National parks could close or go unstaffed. Airports could clog. And alarmingly, there could be more delays for the Centers for Disease Control and Prevention’s push to approve a coronavirus shot for youngsters.

In New York, it could mean longer lines at LaGuardia Airport, a closed-down Statue of Liberty and — at worst — disturbances to food assistance programs.

While the Empire State doesn’t expect an immediate impact from a federal shutdown on local government operations, the state is putting together a contingency plan.

“We are reviewing what impacts it may have on New Yorkers and how the state may be able to help,” said Freeman Klopott, spokesman for the State Division of the Budget.

Tax services

People interfacing with the Internal Revenue Service can face frustrations in a shutdown.

Customer service goes by the wayside, and New Yorkers could face headaches if they need verification from the IRS for certain data — social security numbers and income verification, for example — or assistance with paperwork.

Individual business tax refunds could be delayed, too, said Rachel Snyderman, an associate director at the Bipartisan Policy Center, a think tank.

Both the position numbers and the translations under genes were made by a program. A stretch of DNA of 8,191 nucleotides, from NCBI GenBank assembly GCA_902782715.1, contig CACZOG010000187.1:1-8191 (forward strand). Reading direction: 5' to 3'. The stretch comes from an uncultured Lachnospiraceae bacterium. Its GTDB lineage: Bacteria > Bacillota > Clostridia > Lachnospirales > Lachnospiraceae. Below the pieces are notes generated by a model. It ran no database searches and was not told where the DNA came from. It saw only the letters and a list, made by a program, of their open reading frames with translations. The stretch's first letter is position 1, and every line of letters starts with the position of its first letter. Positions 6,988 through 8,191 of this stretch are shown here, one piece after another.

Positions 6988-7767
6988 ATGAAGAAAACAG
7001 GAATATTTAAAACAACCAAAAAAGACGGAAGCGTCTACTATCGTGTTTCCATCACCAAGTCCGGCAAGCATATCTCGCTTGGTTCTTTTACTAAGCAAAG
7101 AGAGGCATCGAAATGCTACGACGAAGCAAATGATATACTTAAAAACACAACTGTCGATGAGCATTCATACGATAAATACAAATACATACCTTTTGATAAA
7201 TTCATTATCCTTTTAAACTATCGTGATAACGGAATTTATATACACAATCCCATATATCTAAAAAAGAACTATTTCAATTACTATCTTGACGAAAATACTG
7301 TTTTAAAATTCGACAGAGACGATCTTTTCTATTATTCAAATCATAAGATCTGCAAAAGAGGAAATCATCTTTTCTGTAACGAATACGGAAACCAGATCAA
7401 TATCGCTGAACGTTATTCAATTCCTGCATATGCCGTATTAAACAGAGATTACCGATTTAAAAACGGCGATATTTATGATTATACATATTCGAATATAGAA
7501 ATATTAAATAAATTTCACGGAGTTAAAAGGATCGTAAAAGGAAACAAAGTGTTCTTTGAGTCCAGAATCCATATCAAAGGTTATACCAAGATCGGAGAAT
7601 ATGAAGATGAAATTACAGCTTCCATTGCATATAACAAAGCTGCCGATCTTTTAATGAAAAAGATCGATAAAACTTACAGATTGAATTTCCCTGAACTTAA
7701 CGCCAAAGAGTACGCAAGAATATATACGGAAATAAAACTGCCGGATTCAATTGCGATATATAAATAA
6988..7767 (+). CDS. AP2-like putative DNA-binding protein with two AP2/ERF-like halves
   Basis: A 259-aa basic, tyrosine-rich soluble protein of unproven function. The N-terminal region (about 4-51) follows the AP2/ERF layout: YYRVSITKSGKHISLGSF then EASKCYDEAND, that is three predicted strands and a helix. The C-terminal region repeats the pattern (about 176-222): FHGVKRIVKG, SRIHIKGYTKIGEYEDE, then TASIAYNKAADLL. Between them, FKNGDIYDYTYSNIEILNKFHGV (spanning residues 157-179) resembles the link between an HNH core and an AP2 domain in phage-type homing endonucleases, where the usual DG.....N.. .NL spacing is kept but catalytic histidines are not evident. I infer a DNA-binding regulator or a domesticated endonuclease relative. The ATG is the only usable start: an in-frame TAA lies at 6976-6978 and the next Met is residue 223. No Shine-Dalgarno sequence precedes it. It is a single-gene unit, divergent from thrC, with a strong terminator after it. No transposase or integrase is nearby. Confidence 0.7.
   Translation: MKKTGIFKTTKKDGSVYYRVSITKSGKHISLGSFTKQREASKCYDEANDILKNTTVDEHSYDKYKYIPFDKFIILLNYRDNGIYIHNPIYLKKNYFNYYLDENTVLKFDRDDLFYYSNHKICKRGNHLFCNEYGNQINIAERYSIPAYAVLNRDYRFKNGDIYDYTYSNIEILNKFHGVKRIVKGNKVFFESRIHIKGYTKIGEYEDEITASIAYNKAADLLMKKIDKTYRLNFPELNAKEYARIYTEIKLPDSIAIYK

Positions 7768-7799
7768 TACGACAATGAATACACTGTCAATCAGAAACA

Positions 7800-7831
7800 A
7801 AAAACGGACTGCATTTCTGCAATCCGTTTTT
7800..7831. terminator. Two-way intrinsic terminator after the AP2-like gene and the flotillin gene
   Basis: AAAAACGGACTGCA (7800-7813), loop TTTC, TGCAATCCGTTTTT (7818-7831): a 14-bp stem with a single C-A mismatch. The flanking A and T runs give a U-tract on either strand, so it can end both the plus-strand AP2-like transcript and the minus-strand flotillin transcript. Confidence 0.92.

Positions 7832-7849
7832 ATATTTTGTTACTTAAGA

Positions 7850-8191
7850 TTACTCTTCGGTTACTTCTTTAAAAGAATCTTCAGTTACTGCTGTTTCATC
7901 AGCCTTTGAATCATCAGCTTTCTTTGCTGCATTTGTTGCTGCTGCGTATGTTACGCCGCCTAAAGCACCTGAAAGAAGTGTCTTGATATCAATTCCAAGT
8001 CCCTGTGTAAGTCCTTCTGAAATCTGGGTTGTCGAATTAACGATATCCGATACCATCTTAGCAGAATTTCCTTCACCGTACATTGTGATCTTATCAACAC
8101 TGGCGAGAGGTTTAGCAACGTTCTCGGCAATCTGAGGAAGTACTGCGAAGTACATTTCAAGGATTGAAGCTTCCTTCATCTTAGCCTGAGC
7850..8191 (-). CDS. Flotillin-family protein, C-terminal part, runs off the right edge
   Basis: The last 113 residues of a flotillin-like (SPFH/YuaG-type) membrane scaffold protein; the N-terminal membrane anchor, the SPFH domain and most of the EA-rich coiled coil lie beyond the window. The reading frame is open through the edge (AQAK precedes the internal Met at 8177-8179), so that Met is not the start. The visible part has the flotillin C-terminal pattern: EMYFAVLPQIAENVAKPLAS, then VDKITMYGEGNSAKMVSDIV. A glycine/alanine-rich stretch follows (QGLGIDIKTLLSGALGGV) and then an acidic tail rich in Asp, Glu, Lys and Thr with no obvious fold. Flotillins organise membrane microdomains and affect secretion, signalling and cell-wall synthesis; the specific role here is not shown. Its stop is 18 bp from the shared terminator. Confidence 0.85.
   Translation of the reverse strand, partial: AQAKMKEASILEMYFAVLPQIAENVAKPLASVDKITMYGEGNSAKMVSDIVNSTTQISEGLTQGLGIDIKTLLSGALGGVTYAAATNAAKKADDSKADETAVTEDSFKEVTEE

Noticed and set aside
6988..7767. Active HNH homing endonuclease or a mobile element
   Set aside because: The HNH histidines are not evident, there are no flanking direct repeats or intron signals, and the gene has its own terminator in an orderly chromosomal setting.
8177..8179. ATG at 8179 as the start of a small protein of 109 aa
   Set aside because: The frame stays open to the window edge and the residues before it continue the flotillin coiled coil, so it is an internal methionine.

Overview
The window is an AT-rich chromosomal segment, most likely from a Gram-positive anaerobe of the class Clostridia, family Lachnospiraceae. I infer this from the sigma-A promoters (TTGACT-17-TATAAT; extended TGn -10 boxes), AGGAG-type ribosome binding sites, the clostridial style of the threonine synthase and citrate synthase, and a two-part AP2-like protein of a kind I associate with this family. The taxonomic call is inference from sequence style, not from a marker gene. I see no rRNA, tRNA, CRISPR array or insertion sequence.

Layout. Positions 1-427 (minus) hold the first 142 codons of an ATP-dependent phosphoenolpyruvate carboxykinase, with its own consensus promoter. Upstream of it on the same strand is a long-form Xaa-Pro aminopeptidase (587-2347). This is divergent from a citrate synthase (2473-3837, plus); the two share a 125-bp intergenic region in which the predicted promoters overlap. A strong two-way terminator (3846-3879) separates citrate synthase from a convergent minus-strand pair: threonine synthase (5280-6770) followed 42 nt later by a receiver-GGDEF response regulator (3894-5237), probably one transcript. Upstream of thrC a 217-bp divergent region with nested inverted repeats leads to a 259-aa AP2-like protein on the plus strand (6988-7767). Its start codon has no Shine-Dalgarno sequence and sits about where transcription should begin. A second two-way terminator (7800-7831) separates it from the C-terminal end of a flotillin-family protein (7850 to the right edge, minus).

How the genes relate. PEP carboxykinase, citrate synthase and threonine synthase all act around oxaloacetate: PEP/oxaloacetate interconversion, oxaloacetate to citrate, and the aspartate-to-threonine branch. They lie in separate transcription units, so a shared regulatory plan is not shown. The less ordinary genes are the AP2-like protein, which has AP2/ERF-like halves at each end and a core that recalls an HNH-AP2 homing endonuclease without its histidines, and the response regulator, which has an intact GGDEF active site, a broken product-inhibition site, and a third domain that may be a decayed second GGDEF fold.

No, not everything. A full government shutdown would mean federal agencies close their doors or reduce their operations to only what is deemed essential. Programs and agencies that receive mandatory funding or are self-sufficient, such as the U.S. Postal Service, will continue to operate. Only those programs and agencies that are dependent on annual appropriations will be running with empty pockets.

Essential services necessary for public safety such as air traffic control and law enforcement will keep operating — though not necessarily at the same levels.

If essential services continue, why should I care?

During a shutdown, agencies are stripped to the bone, providing only what is necessary to protect life and property or what is required by law. Agency services most directly connected to the public are likely to cease or be severely delayed, seeing “tremendous disruption and uncertainty” as they adjust to reduced staff and operations, according to David Reich of the nonpartisan Center on Budget and Policy Priorities.

National parks and Smithsonian museums will close, and while people will still receive their Social Security payments, benefit verification, processing overpayments and issuing replacement Medicare cards will stop.

There could be delays in air travel with reductions in the Transportation Security Administration’s workforce. If you have any questions about your taxes, there won’t be anyone on the other end of the line at the Internal Revenue Service because it will not be continuing its customer service.